Yeah, a plastic keychain ring. Tisk, tisk. Unbelievable… We’d usually prefer metal, and as we continue to try to nitpick this bag and find cons with it, we’re going to say that’s a con (it’s not really). This is a huge deal to us (it really isn’t).
We have to say that the best part about this organizer section is that if you want to use it, you can—and it’s great. But if you don’t want to use it, that’s fine too. If you’d prefer to use packing cubes or pouches, this thing just lays flat—very similar to the Tortuga Setout—and doesn’t cut into your space and force you to use it.
The last bit in this section is a divider pocket behind the zippered pocket. We’ve been using this as a catch-all for cables and chargers—bulky MacBook chargers fit perfectly here—and it usually just turns into a jumble of cables, for better or worse. FUN FACT: Apparently, there is a German word to describe this phenomenon! Kabelsalat, which basically translates to “cable salad.” Yum.
Moving on, one of our favorite features on this bag is the separate shoe compartment on the bottom. Another difference to note between the Aer Travel Pack 1 and 2 is that they’ve chosen to remove the ventilation holes here. Although that ventilation helps with your smelly shoes, removing them means that no additional moisture will get in as you’re setting this bag down. We think this was largely a good move by Aer, the benefits of the ventilation holes are kind of a moot point when your shoes end up getting soggy and wet.
On to the main event, the main clamshell opening! First of all, it’s important to note that you’re going to need to unbuckle the compression straps should you want to fully open up that main compartment. Could be like a slight pain—we’ve seen some other bags handle this a bit better—but just something to note. And upon opening you will be met with a glorious, giant bucket compartment.
It’s important to note that any items in the shoe compartment or in the quick access pocket at the top will cut into the overall liter capacity of this main compartment here.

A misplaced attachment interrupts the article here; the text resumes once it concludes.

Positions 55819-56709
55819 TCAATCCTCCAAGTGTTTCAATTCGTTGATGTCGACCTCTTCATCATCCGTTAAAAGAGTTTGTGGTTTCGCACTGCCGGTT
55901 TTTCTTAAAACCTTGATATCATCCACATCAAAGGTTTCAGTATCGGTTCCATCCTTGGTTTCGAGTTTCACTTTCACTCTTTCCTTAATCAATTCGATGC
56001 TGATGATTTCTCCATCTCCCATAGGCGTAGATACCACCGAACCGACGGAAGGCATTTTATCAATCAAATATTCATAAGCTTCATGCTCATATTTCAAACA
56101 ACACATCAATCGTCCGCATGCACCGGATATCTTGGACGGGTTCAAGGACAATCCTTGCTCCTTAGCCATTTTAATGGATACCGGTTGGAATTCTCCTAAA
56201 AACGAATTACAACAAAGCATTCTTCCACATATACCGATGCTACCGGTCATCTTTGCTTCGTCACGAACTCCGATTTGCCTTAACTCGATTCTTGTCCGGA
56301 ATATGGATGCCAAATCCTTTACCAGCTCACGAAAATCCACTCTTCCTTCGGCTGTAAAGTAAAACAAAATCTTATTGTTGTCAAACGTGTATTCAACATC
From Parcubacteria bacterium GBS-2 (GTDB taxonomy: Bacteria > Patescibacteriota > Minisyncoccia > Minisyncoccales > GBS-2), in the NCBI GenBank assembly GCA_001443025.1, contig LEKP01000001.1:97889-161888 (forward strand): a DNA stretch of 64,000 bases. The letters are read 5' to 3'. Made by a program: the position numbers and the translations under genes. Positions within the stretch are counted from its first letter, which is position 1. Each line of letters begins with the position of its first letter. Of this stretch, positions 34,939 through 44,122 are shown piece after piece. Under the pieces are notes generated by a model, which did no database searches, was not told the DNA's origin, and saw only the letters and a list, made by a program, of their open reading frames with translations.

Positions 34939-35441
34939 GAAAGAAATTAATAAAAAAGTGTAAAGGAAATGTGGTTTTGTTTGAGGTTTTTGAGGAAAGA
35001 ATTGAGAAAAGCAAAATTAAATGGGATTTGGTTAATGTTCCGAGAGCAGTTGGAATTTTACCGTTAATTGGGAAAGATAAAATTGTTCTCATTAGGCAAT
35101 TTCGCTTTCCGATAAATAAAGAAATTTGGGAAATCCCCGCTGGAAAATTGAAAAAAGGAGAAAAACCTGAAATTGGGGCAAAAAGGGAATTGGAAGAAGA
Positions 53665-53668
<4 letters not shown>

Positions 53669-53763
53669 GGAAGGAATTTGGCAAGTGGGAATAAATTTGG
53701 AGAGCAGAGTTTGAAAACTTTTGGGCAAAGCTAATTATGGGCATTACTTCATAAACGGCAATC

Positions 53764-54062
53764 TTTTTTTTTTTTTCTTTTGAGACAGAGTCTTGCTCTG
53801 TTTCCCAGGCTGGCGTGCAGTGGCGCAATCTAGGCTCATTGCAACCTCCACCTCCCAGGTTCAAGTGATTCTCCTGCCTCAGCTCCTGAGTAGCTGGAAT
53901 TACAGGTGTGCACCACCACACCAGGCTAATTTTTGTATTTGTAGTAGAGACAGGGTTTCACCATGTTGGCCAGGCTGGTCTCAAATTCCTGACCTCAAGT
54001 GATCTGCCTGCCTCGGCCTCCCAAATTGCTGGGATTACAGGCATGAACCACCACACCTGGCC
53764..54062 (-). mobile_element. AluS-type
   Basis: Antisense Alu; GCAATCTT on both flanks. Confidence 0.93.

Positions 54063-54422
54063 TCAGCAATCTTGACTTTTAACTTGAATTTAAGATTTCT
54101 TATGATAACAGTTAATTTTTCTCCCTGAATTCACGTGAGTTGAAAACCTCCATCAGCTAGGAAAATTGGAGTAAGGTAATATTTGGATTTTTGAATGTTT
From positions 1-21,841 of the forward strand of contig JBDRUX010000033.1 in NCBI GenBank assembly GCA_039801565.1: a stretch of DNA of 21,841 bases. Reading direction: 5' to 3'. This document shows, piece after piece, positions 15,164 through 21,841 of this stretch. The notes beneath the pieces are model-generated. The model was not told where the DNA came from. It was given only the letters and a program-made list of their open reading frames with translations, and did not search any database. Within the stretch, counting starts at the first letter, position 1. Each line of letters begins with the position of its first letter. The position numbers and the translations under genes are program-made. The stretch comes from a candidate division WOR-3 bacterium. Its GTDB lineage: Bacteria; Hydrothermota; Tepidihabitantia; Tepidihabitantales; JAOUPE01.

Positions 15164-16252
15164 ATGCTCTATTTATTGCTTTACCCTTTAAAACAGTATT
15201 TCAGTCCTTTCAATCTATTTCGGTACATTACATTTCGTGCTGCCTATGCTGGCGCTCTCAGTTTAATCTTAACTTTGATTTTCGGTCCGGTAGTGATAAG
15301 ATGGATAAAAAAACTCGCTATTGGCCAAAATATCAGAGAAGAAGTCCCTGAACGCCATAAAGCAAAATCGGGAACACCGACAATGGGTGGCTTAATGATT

This area is great for packing cubes (we’d say almost mandatory). We always recommend packing cubes—the Eagle Creek Pack-It Specter Cubes are some of our favorites—as they give you the ability to organize and customize the interior of these large clamshell pockets. They work very nicely in this bag, that’s for sure.
On the front side of the clamshell there’s a mesh pocket at the top (with a nice YKK zipper) that is good for flatter items. It’s not a 3D pocket, so it doesn’t stick out too much, but you have a little bit of variance here. Below that is arguably the most secure pocket in the bag, a decent-sized zippered compartment. This is great for more valuable items that you want to keep away from the main compartments and the exterior of the pack.
Durability & Testing
At the time of this review, we’ve been testing the Aer Travel Pack 2 for about two and a half weeks in Detroit. (Although we normally like to test packs for longer, we got this one before release and wanted to get this review out to you guys on release day!)
We have put the Aer Travel Pack 1 through the ringer, though—with trips to Minneapolis, Detroit, Nashville, California, and even Russia as one of our contributors went to the World Cup there. It has held up super well and still looks slick. The 1680D ballistic nylon hardly has any marks on it, outside of maybe one tiny blemish after six months of use. Hardly even noticeable. A lot of the durable materials have held up through extensive testing on our end.
Needless to say, the Travel Pack 2 has held up extremely well in terms of durability during our two and a half weeks of testing—and we don’t envision it having problems anytime soon.
Initial UsageCondition: Excellent
Looks really slick, feels solid, loving the hip belt!
3.7 lb (1.7 kg)4lbs with hip belt (sold separately)
21.5 in x 13.5 in x 8.5 in (54.6 x 34.3 x 21.6 cm)
EVA Foam, YKK Zippers, Duraflex, EPE Foam, Sponge Foam, CORDURA® Ballistic Nylon
- Slick system with great attention to detail
- Durable and high quality materials used
- Great features
- No load lifter straps
- Laptop Compartment lacks a false bottom
- Compression straps can get in the way of the main compartment
The Aer Travel Pack 2 picks up right where the Travel Pack 1 left off, containing pretty much everything we liked about the first pack, with (almost) nothing we didn’t like. Aer has clearly listened to their loyal customers on this one, providing many much-needed updates as well as a handful of additional features that we didn’t even know we needed. And while there are some cons to this bag, they are all incredibly minor. We have to say that the Aer Travel Pack 2 can easily be classified as one of the one bag travel pack “heavy-hitters,” and we are confident it will stand up to years of abuse.